1985 kawasaki KX250
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post #17 of 28 Old Oct 29th, 2006, 9:55 am Thread Starter
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Here's an alternative to jacking it up ... maybe

Quote:
Originally Posted by ChiefMn
haven't tried it with my LT yet ,but you would put the front wheel in the clamp and position the jack so the center stand will clear it .Jack up bike,lower center stand, lower jack so bike is on center stand.Like I said,I haven't tried it with my LT yet so there may not be a place to jack and still lower the center stand.When I use this method with my HD's I use a couple of chunks of 4X4 for a stand which is more stable than the jack.
I may be a nervous nellie, but I always figured itis easier to secure a bike than try and get it off me or repair it.
I wouldn't feel safe doing what you suggest by myself. Check the photo out below, it's a photo from a Handy Lift review -- notice the vice is installed further back than where I bolted mine down. I'm going to move mine back, bolt a 2X6 stop on the front of the lift, open the vise, pull the bike to the stop, put it on the center stand, and then close the vice. I'll let you know how it goes.

The review is at http://www.webbikeworld.com/motorcycle-table-lift/

For all those freaking out about lack of tie-downs, I will use them when I actually work on the bike --- this was just a test and photo op to ask the original question.
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post #18 of 28 Old Oct 29th, 2006, 10:27 am
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Quote:
Originally Posted by jgburns
I wouldn't feel safe doing what you suggest by myself. Check the photo out below, it's a photo from a Handy Lift review -- notice the vice is installed further back than where I bolted mine down. I'm going to move mine back, bolt a 2X6 stop on the front of the lift, open the vise, pull the bike to the stop, put it on the center stand, and then close the vice. I'll let you know how it goes.

The review is at http://www.webbikeworld.com/motorcycle-table-lift/

For all those freaking out about lack of tie-downs, I will use them when I actually work on the bike --- this was just a test and photo op to ask the original question.

yep,that outta work.The only point I was trying to make was clamping only on the bottom of the tire really isn't doing much.Wouldn't want to see any one get hurt

Jeff Bokusky

Shoreview ,Mn.

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1948 Harley EL 88 c.i.
1985 kawasaki KX250
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post #19 of 28 Old Oct 29th, 2006, 11:08 am
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I've been considering a lift for a while,
like many others I would like the best value for what I actually need it for.
After reading these posts and the other one regarding the Harbor Freight lift, I have to ask,
what in your opinion makes the Handy or Western lift worth twice the price of the Harbor Freight one?


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post #20 of 28 Old Oct 29th, 2006, 11:32 am
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Quote:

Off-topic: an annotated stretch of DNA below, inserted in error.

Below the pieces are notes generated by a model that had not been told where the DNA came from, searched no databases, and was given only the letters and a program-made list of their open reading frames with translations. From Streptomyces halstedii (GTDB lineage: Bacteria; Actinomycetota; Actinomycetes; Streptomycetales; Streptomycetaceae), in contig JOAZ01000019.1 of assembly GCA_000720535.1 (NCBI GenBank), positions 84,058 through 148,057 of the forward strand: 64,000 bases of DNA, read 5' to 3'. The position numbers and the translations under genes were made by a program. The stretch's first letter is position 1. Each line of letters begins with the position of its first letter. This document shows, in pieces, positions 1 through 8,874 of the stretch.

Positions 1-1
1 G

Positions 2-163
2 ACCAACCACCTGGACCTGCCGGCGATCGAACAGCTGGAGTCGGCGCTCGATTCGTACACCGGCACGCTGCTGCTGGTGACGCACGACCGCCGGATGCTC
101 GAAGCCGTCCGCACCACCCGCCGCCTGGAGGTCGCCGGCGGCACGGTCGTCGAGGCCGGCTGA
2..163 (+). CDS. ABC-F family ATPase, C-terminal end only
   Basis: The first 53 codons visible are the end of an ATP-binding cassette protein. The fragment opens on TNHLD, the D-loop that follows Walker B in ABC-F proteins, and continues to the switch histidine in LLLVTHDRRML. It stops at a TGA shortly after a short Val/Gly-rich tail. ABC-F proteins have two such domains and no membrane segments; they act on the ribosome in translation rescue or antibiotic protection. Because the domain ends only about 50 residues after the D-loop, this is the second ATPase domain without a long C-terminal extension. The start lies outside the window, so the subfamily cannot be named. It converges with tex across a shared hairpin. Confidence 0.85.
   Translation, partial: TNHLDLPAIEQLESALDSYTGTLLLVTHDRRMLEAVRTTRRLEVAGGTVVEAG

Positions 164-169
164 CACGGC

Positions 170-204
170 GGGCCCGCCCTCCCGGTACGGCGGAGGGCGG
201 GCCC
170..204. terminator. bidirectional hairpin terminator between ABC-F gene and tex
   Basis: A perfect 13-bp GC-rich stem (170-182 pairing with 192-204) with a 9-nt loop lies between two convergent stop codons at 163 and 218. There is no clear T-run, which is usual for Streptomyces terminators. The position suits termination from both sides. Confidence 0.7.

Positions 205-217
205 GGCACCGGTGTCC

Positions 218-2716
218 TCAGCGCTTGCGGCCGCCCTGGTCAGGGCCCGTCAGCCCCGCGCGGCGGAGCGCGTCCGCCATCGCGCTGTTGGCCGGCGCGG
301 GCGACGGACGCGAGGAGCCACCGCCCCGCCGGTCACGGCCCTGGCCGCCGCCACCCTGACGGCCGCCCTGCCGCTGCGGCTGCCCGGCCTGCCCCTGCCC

Originally Posted by SilverBuffalo
I've been considering a lift for a while,
like many others I would like the best value for what I actually need it for.
After reading these posts and the other one regarding the Harbor Freight lift, I have to ask,
what in your opinion makes the Handy or Western lift worth twice the price of the Harbor Freight one?
Hey, Hans - I don't gotta comparison note 'tween the three lifts, butt .... I've yet to go into a dealership work area and see anythang other than a Handi-Lift. Some are really old and well worn, butt they're still goin strong and the techs swear by 'em. When I bought mine, I inquired of four dealerships just in my 'hood - 2 BMWs, one Honda, and one HD. All had Handi-Lifts. Works for me, and I've had it for nearly 7 years - love it. Long as I have a bike, I'll have a lift.
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post #21 of 28 Old Oct 29th, 2006, 4:51 pm Thread Starter
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Thumbs up Got it fixed

I moved the wheel vise back. When I pulled the LT on the lift, with my wife watching the front end, the fork hit the vise at the same time the wheel hit the tire stop (I used a cinder block). Perfect. Here's a photo.
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post #22 of 28 Old Oct 29th, 2006, 5:07 pm Thread Starter
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Handy vs. Western vs. Harbor Freight Lift

Quote:
Originally Posted by SilverBuffalo
I've been considering a lift for a while,
like many others I would like the best value for what I actually need it for.
After reading these posts and the other one regarding the Harbor Freight lift, I have to ask,
what in your opinion makes the Handy or Western lift worth twice the price of the Harbor Freight one?
According the Handy site, their's is made in the USA (Iowa). However, you might want to visit the factory before spending an a few hundred dollars more than the Western.

The Western is a Handy knock-off, but thirty inches wide (I'm comfortable riding up without side extensions). Both the Western and Handy have more heft (the extra weight is good when the bike is 30" off the floor). Also, notice both of these lifts have seven locking postions (don't trust the pnuematic cylinder while working on the bike). Harbor Freight has two lifts, foot pump in the store -- go look at it. And, a foot pump/air-driven one mail order.